In the past 30 years the music known generically as 'Metal' has split into a wide variety of forms, including death, black, thrash, speed, progressive and melodic death metal. These six genres are considered to stand out from the rest, and require further explanation. Generally, bands within these genres have remained under the confines of the term 'underground'. Underground bands are rarely, if ever, heard on radio or seen on television. Album sales are considerably lower than mainstream acts. It should also be known that many of these bands will never break into the mainstream due to the very nature of the music itself: loud, fast, and hate-filled.
Death metal can be summarised as heavy and thick guitar sounds with low, guttural vocals mixed in with blasting drums1. The vocals range from low-end growls to 'demonic screaming'. The lyrics tend to be hate-filled, and some are fairly grotesque. Many death metal bands seem to be competing for the most repulsive lyrics and album covers. One of the most important bands, and attributed originators of this genre, is Death, whose front man, Chuck Schuldiner, tragically passed away a few years ago.
Black metal tends to be dominated by high, screaming, ear-piercing vocals. A good example of this can be seen in Cradle of Filth. The lyrics are often, though not always, anti-Christian. Blastbeating drums and synthesisers are commonly used, although the latter certainly isn't exclusive to all bands in the genre. There is a lot less string-muting2 in black metal, compared to death metal, as well as a lot more raw production3. This is not always the case; bands such as Dimmu Borgir are important examples of black metal with good production. Alongside Black metal there is a sub-genre called blackened-thrash metal. It is, as the name says, a combination of the black- and thrash-metal styles. The use of keyboards is virtually removed, and the drums are generally slightly slower, though they still retain speed. Examples of exponents of this style are Immortal and Susperia.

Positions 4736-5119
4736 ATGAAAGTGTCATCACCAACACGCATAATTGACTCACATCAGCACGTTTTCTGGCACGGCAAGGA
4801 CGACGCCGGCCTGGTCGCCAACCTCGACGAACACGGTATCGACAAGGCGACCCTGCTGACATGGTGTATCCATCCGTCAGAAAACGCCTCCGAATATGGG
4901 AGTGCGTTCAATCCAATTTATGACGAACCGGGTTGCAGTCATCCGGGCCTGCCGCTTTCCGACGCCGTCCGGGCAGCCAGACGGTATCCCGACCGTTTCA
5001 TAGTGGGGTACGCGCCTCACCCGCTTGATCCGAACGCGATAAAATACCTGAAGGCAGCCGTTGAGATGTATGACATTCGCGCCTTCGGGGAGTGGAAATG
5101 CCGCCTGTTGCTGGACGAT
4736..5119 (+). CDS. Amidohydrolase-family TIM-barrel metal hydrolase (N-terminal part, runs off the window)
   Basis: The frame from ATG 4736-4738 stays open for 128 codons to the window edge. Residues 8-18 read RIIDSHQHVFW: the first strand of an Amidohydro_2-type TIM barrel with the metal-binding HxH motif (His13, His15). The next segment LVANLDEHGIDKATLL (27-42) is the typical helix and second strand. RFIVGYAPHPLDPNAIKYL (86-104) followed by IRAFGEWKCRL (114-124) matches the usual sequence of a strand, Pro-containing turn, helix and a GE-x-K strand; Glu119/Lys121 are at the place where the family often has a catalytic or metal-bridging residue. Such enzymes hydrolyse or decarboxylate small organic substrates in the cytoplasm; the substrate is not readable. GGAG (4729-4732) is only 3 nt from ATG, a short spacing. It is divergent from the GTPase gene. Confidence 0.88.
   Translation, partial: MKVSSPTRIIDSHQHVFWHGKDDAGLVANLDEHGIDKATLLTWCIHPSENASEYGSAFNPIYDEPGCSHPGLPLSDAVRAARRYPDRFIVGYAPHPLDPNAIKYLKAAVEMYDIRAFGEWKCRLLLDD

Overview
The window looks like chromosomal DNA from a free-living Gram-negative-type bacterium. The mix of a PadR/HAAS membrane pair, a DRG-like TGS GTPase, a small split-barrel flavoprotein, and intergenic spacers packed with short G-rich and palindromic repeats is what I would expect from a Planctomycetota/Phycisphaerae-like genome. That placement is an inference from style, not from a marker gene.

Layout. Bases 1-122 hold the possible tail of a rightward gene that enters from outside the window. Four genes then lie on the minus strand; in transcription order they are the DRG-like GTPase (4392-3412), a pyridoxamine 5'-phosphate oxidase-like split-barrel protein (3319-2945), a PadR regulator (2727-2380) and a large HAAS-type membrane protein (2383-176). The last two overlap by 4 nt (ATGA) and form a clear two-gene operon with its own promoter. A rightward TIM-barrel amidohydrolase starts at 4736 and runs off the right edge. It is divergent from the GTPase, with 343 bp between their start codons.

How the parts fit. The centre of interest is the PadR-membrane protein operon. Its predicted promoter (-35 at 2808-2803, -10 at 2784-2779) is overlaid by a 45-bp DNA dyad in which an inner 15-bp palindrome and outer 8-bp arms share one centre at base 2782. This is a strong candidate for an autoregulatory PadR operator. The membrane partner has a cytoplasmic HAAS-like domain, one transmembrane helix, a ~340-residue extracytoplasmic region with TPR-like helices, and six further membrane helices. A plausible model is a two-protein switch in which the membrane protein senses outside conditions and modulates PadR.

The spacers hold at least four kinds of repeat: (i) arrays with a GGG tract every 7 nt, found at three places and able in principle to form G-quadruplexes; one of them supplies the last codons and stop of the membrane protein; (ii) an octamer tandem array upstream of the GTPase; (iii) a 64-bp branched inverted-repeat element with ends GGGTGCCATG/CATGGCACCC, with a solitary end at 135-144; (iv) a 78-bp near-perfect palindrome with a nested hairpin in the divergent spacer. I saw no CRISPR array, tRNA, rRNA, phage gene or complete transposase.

Heavy distortion with insanely-fast solos, many of which are very intricate, make up the basis of thrash metal. The guitars tend to be standard tuned4. Riff styles combine a variety of styles; melodic at times, yet brutal and fast as well, and even blues-based solos are thrown in from time to time. Thrash music tends to revolve around the darker side of life, but there are fewer anti-Christian messages than in black metal. Old Metallica5, and Slayer are prime examples.
Speed metal is simply just that: fast. The guitars are fast, the bass is fast, the drums are fast, and the vocals are, well, fast. The song writing tends to be well-structured and technical, generally requiring supreme musicianship. Speed metal has been around for quite a while, certainly since the early 1980s - a relatively long time for a metal genre. Testament, who have been on the scene for most of that time, are possibly the best-known example of speed metal in action.
'Prog' metal takes influence from several different genres of music. Classical, death metal, thrash, blues, and folk are regularly intertwined to form a technical and challenging musical form. In fact, it might be called the thinking man's metal as there is often an abundance of strange timings and much experimentation with sounds takes place. A prime example of progressive metal is Opeth.
Melodic Death Metal
MDM utilises many styles, much like that of prog metal. Guitar harmonies and melodic interludes are a staple of the genre, which has drawn comparisons with classical music. To further this, many bands have used parts of classical works in their songs, including bands such as Children of Bodom, who used parts from pieces by Mozart in their songs. Vocals can be like that of black metal, but they can also be clean, and even whispers at times; many times interchanging between the two. Another name for this genre is Gothenburg Metal, named after the city in which it allegedly spawned through bands such as In Flames and Dark Tranquility.
With most bands ever keen to expand their style and repertoire, it is likely that the boundaries between these genres will become increasingly blurred. The styles listed above are reference points only, and by no means tie a band down to a 'label' - that would be against the spirit of metal!